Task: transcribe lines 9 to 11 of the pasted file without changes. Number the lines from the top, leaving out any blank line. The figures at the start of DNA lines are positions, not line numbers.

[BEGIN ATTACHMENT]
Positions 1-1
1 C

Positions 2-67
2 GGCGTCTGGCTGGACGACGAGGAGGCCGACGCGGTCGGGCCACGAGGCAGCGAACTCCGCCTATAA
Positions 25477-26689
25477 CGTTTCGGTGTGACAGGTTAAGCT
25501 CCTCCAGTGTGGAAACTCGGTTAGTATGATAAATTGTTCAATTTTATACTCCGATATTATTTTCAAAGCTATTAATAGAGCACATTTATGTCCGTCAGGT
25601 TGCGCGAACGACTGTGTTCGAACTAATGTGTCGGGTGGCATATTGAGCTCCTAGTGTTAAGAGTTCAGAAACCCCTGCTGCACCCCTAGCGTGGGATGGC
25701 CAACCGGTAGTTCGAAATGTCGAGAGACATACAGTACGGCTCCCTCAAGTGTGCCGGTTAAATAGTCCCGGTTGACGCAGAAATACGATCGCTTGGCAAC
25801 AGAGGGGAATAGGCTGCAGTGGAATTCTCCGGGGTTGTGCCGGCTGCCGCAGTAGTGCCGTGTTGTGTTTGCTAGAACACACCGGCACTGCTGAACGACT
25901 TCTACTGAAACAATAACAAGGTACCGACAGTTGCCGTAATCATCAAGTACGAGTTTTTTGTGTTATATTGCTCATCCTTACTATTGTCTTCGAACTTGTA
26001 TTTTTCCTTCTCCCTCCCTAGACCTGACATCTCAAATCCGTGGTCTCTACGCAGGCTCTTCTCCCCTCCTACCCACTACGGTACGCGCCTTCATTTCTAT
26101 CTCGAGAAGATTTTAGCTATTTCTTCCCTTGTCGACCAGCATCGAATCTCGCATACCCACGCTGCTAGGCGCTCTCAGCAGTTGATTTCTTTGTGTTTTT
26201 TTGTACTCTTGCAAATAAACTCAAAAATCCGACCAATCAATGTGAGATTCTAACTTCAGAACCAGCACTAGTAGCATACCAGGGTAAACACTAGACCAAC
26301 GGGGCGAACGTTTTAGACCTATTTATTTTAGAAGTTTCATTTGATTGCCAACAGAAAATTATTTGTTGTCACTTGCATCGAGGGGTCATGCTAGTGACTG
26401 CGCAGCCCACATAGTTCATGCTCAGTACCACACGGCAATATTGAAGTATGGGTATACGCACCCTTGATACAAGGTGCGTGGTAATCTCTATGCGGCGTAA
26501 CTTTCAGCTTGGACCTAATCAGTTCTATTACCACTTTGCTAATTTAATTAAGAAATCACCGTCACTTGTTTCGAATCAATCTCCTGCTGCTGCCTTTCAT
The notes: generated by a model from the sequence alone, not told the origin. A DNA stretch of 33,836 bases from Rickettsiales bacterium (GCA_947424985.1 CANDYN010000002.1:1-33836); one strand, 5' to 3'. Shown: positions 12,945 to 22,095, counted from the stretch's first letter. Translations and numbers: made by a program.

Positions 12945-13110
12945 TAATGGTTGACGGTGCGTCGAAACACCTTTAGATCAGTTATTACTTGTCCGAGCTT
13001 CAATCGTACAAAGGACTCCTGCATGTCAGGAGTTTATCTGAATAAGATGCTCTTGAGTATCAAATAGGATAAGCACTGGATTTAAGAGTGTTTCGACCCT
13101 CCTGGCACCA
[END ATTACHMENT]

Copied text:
25701 CAACCGGTAGTTCGAAATGTCGAGAGACATACAGTACGGCTCCCTCAAGTGTGCCGGTTAAATAGTCCCGGTTGACGCAGAAATACGATCGCTTGGCAAC
25801 AGAGGGGAATAGGCTGCAGTGGAATTCTCCGGGGTTGTGCCGGCTGCCGCAGTAGTGCCGTGTTGTGTTTGCTAGAACACACCGGCACTGCTGAACGACT
25901 TCTACTGAAACAATAACAAGGTACCGACAGTTGCCGTAATCATCAAGTACGAGTTTTTTGTGTTATATTGCTCATCCTTACTATTGTCTTCGAACTTGTA